Newspaper Page Text
TiK FUIDAY, JULY 2S, ISiVJ.
Highest of all in Leavening Power. test U. S. Gov't Report.
ABSOLUTE CI' PURE
Eleven Lives Lost by a Watery
ONE FAMILY OF SEVEN DROWNED.
A rioml-Hiintt In thr Momitnin Send
Flood l)on on the low Part of the City
nil l-troys fc'J.-.O.noo Worth of Prop
erty A Number of IVi-non M.'.ini; Who
May InT-Hp the llrnlli Koll.
Pl KiiLfi, Colo., July Ptieblo hastieen
overtaken by the i:iv;,U'-t disaster in the
history of tlie city, resulting in the loss of
kt leust eleven lives nrvl the total K-,truc-
tion ot (in innm ne amount of
Tlie atregate loss is not far from tTv,noo.
1'lie Fountain ii Boi'.le, a locni tributary
of the Arknn:is. in a (our'.e of hours from
t brook beciiiue a rain.: torrent. A (.Tfat
wnter-sp.xit havl e:nptie 1 tons upon tons
of water into the stream. Hlliriir their
banks iu an in-t.int. The polii-c nn.l tire
departments immeliateiy disputc-hed
mounted messengers to warn the dwellers
in the low I y i n 5i portions of the city of the
Keseueil from Itttofs and Treen.
The raving waters tore their wr.y
through the ievee on the north side of the
river near the Main Street bridurc and
spread over many blocks of ground.
KescutTs manned boats r.nd rafts and hast
ened to the relief of the unfortunates wr.o
had sought shelter on the roofs of their
houses and clum to tlft- branches of
friendly trees. The wnters ro-e higher
and hinher until they lapped the floors of
the river bridges, standing on which were
many hicht-seers. The bridges swayed
frightfully and at times it seemed that
they must certainly be carried away. The
basements of all of the lower lying parts
of the city quickly filled, doing great dam
age to valualde stocks of goods.
Loss of Life That Is Known.
As to the loss of lifo it is kno-vn that
eleven were victims of the flood. Two
corpses of men were seen floating down
the Arkansas, but could not lie recovered
owing to tne turbulence of the water. A
Union I'acifie frt-ifc-tit .train plunged
through a weakened trestle near this city
and Knginecr Henderson und Fireman
Nye were drowned. An. immigrant ami
his wife and live ehihben were camped in
a tent on the Fountain bottoms and they
were drowned by the rushing wall of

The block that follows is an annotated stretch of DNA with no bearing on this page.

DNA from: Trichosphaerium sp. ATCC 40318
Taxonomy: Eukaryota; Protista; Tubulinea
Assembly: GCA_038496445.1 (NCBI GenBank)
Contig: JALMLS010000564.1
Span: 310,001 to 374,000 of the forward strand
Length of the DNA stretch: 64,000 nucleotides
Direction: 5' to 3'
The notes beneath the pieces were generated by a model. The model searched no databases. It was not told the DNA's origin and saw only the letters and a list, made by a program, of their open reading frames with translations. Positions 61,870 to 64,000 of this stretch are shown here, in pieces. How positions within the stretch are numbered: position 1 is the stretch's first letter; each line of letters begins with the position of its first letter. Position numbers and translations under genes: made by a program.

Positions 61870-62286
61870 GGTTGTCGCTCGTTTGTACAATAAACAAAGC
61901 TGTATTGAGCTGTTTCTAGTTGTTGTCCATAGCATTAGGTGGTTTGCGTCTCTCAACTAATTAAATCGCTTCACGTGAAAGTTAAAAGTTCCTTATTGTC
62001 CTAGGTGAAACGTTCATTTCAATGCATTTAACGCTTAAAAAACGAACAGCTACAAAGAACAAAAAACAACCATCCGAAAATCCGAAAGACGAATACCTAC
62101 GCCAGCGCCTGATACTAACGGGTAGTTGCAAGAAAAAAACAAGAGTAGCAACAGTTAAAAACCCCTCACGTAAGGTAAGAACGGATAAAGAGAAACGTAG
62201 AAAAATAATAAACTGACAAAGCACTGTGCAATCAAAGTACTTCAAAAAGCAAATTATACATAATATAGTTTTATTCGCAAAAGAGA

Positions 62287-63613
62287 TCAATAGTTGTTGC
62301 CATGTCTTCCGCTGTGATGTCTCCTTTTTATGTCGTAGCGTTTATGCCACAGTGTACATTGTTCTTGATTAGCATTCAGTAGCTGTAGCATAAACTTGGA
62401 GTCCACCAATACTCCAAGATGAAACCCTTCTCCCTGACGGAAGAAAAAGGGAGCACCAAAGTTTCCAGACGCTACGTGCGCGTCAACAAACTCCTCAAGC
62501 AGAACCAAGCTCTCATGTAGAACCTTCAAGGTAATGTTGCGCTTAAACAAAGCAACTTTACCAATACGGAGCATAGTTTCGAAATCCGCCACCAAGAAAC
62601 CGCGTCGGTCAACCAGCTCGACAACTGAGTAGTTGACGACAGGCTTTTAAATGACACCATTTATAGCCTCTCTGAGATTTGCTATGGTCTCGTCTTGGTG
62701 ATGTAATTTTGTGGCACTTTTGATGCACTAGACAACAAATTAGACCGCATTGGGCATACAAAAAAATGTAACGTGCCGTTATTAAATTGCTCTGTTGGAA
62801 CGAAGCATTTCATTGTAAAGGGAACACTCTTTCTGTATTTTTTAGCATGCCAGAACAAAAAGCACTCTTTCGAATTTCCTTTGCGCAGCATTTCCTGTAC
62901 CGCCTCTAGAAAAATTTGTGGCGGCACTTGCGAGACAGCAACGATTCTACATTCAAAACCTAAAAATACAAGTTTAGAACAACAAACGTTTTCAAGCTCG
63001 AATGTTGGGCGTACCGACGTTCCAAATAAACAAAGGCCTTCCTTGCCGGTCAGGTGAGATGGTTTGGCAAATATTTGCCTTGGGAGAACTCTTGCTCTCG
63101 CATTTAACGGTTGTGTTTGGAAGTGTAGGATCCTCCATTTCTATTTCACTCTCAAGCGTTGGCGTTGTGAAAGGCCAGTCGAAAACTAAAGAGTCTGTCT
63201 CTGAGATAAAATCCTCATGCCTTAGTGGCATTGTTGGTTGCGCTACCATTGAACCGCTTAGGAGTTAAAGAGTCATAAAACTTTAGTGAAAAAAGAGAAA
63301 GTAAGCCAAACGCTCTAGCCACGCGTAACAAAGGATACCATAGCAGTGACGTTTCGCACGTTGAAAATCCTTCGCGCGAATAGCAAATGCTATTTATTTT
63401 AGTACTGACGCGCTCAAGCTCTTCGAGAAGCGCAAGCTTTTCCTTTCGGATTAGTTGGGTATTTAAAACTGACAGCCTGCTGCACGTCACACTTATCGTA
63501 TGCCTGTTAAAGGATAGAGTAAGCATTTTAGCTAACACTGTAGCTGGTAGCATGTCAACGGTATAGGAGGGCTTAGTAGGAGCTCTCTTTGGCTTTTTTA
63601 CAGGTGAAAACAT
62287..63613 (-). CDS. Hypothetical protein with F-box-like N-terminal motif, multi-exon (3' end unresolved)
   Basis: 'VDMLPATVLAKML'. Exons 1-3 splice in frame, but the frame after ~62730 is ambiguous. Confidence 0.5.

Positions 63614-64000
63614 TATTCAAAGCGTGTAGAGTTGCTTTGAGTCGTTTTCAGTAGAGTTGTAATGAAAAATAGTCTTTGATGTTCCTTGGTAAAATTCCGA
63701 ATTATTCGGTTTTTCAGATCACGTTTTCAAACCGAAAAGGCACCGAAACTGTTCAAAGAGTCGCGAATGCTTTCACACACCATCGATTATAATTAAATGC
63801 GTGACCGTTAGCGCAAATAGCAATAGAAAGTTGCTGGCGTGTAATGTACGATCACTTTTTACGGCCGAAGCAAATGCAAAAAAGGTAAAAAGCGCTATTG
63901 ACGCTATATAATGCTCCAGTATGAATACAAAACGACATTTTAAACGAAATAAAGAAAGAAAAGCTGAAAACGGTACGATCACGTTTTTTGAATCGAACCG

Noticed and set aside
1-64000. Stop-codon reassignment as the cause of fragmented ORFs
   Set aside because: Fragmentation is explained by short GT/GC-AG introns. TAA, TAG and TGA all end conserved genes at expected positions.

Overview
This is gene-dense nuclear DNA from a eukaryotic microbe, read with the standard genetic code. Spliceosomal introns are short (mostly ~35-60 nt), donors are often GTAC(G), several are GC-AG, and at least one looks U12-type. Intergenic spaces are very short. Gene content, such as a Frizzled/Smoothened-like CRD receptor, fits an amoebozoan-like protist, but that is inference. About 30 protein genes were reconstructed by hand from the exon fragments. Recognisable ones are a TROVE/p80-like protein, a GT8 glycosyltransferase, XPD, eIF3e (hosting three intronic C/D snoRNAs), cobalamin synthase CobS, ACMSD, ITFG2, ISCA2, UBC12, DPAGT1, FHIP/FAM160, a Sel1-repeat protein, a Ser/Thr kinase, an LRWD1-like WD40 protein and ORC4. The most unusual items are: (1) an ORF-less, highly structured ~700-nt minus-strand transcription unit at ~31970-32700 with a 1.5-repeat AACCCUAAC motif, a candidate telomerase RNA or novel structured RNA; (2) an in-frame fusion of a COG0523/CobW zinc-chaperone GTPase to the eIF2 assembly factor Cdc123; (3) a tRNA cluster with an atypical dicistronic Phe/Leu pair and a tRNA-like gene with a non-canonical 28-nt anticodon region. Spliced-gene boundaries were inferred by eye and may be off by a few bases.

water which tore down the U-d of the
brook currying everything before it. A
number of persons are reported missing
by their relatives and friends and it is
altogether likely that when the waters
subside sufficiently to permit a careful
search the bodies of many will lie discov
ered in the ruins of their homes.
Tw Thousand lVrson llomeleHs.
Fully 2. ful jiersons have been rendered1
homeless, nearly all losing everything they
had in the world. The rise was so unex
pected and so rapid that it was impossible
for the rescuers to do more than to save
life, no opportunity beingg:ven to attempt
to remove personal Ix-longings. These
losses, while small individually, will ag
gregate n great many thousandsof dollars.
The carcasses of all kinds of animals float
by dozens in the waters.
GENERAL MANAGER MELLEN DEAD.
SCOTLAND AT THE FAIR.
They Lud Old Scotia and Have a Good
CHICAGO. July OS Twenty-five organi-zatlon3--chiritable,
musical, athletic, and
social lomposed of Scotchmen, their
wives, aid daughters, collected at the fair
yesterday to enjoy themselves and inci
dentally speak a few words for Scotland.
Delegat were present from all parts of
the com try and Canada A meeting was
DREAD AT tiENVER.
Whole Town on the Qui Vive
FEARS OF A FURTHER ERUPTION
The Head of the Northern I'aeiflc Itailway
ST. Paul, July 28. W. S. Mellen, gen
eral manager of the Northern I'acifie and
Wisconsin Central lines, is dead He died
suddenly at Victoria, I?. C, a-t midnight
Wednesday of paralysis of the heart.
About ten days ago Mr. Mellen started for